“Then came Border Police forces. They accompanied the guards into the home of the Abu Nab family, who are in the middle of a legal procedure against settlers over ownership of the house. Lately MK Uri Ariel of the right announced the settlers’ intention to forcefully enter the house soon. According to residents’ testimony, the guards, with the police, broke the house’s shutters and the window and threw a tear gas grenade into the house“…

“Tear gas is a strong substance. It causes anyone near it suffocation and severe burning of the eyes. If you throw it into a house – it is a real danger. The members of the family were at home at the time, including small children and women, who were evacuated from the house coughing and frightened.

“At first I didn’t believe that the police really threw tear gas into a house. The tear gas must have been in the street and entered through the open window, I thought to myself. But when I got to the house at midnight, three hours after the gas was thrown, there was still a smell of gas in the air, and when I stood in the kitchen for a minute I began coughing and suffocating from the remnants of gas that were still hanging in the air.

“In light of the settlers’ threats of their intention to evacuate the family from the home, everybody was sure it was an infiltration [sic – maybe she means incitement, a ruse to effect eviction?] by settlers: the family goes out of the house because of the gas, and the guards and police who already entered the house take over it…

“The residents were quick to respond, stones were thrown at the police and the guards, and police responded by firing gas, shock grenades and sometimes also live fire.

“Eventually the Abu Nab family returned home…

“East Jerusalem is so tense right now. Every small thing is perceived as a provocation. On a week when the mayor announced the intention to demolish homes in Silwan for a biblical park, with rumors about the beginning of construction at the Shepherd Hotel continuing to circulate and when the settlers threaten to forcefully enter another house in the middle of the Palestinian neighborhood in Silwan, things seem to be on the brink of explosion.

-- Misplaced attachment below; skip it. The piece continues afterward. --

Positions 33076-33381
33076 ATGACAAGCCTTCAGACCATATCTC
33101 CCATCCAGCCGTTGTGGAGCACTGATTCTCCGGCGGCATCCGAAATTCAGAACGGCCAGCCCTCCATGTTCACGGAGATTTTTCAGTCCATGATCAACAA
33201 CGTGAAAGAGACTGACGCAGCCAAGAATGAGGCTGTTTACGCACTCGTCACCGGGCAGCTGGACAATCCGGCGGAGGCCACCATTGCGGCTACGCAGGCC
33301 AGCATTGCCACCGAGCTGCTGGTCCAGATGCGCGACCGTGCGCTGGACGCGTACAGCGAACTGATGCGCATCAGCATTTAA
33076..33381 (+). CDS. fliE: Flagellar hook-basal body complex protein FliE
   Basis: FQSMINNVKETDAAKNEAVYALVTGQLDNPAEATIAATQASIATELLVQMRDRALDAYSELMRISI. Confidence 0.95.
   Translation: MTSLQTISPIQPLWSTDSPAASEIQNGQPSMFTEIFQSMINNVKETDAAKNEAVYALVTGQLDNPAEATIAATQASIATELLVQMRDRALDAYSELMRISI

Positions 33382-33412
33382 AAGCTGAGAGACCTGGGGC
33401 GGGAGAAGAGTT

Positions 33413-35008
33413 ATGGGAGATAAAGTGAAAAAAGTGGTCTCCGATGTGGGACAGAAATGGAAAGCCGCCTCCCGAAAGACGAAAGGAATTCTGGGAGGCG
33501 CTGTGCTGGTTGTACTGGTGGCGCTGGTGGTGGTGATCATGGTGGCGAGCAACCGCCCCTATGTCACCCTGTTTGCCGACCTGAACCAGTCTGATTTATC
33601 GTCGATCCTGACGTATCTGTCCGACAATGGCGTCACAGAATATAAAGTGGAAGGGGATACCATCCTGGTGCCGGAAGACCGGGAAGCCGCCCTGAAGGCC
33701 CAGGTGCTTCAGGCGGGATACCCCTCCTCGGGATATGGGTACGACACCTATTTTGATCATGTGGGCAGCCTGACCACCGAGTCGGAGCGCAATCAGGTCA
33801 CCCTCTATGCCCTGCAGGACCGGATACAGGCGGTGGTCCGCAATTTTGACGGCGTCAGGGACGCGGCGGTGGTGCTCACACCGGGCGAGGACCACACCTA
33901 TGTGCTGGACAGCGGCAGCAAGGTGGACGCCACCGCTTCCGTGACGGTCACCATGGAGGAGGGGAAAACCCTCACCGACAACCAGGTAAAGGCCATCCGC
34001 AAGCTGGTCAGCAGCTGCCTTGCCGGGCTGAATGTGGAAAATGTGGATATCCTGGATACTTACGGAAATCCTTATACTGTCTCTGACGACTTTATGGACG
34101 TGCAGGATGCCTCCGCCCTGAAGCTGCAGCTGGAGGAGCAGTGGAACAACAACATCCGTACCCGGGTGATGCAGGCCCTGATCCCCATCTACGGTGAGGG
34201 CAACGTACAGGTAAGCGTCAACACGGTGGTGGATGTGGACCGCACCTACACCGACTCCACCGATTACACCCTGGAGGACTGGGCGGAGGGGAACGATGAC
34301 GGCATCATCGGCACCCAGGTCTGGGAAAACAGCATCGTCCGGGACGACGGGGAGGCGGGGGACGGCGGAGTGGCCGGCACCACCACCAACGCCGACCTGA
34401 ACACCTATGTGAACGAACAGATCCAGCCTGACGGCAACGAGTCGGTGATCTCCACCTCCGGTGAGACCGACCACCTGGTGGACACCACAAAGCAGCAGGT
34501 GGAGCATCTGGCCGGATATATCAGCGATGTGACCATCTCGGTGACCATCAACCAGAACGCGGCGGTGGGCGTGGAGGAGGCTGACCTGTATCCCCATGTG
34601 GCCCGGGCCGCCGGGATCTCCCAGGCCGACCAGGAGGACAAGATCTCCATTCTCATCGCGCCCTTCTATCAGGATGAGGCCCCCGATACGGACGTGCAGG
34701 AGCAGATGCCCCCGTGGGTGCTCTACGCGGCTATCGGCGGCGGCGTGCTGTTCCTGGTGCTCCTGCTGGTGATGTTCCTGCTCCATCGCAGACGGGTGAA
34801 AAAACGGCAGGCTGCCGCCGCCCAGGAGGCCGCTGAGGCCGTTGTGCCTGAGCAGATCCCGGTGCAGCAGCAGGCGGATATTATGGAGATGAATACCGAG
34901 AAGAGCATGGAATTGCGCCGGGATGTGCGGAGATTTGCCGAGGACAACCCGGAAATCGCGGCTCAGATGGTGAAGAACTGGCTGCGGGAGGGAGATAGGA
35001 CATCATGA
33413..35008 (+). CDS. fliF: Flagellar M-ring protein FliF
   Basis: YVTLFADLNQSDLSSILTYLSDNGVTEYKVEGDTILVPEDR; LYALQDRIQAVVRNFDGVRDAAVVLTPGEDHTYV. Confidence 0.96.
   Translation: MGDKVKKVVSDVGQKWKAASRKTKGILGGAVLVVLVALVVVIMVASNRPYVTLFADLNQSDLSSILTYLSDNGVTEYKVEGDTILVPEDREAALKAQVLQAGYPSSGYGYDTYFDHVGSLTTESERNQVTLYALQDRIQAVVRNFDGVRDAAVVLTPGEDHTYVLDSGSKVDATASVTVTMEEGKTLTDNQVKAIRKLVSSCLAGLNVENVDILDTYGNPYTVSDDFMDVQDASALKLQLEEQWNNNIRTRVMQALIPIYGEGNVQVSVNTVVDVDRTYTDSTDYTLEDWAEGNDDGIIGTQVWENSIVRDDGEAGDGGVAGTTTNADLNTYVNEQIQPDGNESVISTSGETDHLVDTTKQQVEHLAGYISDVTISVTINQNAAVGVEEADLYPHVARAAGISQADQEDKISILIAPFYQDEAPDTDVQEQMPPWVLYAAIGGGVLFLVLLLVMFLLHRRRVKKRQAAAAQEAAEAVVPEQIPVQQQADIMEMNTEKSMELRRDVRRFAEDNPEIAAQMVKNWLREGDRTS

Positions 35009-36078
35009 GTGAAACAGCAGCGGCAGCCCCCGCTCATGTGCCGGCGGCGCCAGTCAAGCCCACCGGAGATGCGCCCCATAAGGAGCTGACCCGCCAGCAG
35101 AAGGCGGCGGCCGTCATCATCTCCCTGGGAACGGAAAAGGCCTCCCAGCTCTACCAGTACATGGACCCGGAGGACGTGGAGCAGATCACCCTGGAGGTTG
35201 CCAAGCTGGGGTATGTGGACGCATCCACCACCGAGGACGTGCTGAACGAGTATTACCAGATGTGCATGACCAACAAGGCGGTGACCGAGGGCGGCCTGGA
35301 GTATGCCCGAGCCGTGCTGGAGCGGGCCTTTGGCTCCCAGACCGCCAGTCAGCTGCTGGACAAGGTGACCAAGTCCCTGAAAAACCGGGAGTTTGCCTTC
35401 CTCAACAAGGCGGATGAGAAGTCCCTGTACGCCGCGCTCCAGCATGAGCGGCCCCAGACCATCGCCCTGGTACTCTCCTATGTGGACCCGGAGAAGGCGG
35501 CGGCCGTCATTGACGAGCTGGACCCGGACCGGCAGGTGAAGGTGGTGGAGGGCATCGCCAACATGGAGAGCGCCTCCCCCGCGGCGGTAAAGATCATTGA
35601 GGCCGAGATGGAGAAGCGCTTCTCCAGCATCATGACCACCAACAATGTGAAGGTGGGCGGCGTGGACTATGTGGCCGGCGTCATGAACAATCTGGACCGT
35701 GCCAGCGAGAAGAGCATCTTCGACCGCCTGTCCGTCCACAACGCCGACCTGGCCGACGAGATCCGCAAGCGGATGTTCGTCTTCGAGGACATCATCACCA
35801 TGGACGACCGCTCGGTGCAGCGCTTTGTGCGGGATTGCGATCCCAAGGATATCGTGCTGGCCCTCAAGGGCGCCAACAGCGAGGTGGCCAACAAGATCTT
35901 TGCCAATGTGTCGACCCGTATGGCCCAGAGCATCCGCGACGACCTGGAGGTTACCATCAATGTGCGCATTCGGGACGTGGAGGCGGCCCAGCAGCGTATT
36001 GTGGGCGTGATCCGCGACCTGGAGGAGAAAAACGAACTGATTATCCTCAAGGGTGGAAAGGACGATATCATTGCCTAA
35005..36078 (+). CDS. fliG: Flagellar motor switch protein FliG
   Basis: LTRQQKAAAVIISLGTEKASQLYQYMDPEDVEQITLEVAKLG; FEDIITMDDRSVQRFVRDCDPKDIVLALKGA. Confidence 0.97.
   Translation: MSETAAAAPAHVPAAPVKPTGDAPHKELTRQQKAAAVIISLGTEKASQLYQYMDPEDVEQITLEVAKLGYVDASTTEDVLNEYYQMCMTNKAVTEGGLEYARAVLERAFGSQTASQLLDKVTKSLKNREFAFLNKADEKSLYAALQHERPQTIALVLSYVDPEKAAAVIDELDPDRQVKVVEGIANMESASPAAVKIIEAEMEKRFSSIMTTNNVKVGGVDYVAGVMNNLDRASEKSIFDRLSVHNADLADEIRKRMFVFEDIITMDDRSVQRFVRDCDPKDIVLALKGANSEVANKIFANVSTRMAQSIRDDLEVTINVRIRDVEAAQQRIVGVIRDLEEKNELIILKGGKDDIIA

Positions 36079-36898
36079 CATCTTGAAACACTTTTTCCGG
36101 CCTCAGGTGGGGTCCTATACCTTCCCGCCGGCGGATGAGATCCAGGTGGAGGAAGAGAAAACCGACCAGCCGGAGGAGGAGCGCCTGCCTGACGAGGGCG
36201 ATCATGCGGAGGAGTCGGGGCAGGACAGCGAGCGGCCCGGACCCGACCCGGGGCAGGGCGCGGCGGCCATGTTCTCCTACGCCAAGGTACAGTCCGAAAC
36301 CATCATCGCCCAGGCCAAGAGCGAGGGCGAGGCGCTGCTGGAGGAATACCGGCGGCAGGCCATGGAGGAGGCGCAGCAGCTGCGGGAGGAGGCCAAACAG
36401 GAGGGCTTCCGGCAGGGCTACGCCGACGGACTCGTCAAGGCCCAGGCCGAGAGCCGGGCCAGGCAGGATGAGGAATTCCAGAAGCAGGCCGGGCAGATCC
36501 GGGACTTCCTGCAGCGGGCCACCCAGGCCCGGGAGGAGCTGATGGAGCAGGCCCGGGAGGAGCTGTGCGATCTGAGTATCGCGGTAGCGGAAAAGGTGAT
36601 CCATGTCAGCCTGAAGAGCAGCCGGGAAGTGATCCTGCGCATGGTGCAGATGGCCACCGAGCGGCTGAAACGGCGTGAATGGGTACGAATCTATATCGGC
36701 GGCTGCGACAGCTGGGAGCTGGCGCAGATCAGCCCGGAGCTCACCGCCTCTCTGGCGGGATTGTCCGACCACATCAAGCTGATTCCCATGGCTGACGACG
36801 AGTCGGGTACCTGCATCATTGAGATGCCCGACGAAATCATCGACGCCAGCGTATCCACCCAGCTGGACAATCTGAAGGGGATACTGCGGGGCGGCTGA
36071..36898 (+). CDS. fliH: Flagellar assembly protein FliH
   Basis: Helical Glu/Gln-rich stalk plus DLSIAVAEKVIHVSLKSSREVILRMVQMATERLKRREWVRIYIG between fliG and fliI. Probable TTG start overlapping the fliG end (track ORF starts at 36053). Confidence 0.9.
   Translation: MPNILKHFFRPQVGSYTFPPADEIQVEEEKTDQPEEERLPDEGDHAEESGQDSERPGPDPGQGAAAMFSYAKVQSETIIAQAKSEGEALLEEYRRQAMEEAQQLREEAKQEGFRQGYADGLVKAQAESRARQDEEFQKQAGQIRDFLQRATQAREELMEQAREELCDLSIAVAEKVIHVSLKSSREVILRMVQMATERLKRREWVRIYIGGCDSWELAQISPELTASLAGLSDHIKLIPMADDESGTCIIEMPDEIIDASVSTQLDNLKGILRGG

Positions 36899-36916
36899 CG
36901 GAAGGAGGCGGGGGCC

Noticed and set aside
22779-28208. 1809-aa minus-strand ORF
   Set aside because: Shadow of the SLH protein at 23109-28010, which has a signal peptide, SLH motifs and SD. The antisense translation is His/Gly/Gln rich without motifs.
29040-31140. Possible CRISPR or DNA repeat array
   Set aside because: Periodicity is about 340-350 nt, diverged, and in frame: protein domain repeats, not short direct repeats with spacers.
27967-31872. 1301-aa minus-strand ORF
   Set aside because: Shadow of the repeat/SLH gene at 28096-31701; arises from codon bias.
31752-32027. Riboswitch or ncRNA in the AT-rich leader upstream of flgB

“And another thing: this time, just like yesterday, the Border Police took advantage of the situation to vandalize the neighborhood. A police jeep forcefully crashed into Palestinian cars parked on the street, and according to residents’ testimony, the police broke car windows with rifle butts“…

Hagit Ofran’s post can be viewed in full here.

Clashes escalate in Silwan

Clashes escalated on Sunday in Silwan, an Israeli Border Police official told YNet that “red lines” have been crossed with reported molotov cocktails being thrown, in addition to stones.

YNet reported that clashes have continued since the announcement a week ago that the Jerusalem municipal planning committee had advanced a proposal to demolish 22 Palestinian homes in Silwan to expand a Jewish tourism complex.

Some six Israeli Border Police and four private Israeli guards were reported injured in clashes with Palestinian residents of this East Jerusalem neighborhood on the southeastern side of the walls of the Old City.

UPDATE: It was later reported [on Monday] that Palestinians had successfully repelled, overnight, an attempt by Israeli settlers to remove them from a structure in Silwan used as a home for Palestinian families for over half a century.

There are no reports, yet, of Palestinian casualties on Sunday just after nightfall though Ma’an News Agency reported that “additional forces of undercover units arrived on the scene, firing rubber-coated bullets and tear-gas canisters to disperse the locals who had gathered”. This story can be read in full here.

The previous night [overnight Saturday to Sunday], some 23 Palestinians were injured, including one shot by live ammunition, Ma’an reported here.  The same Ma’am report said that Palestinian medics “had to treat patients in the field as Israeli forces would not allow ambulances to leave the area”.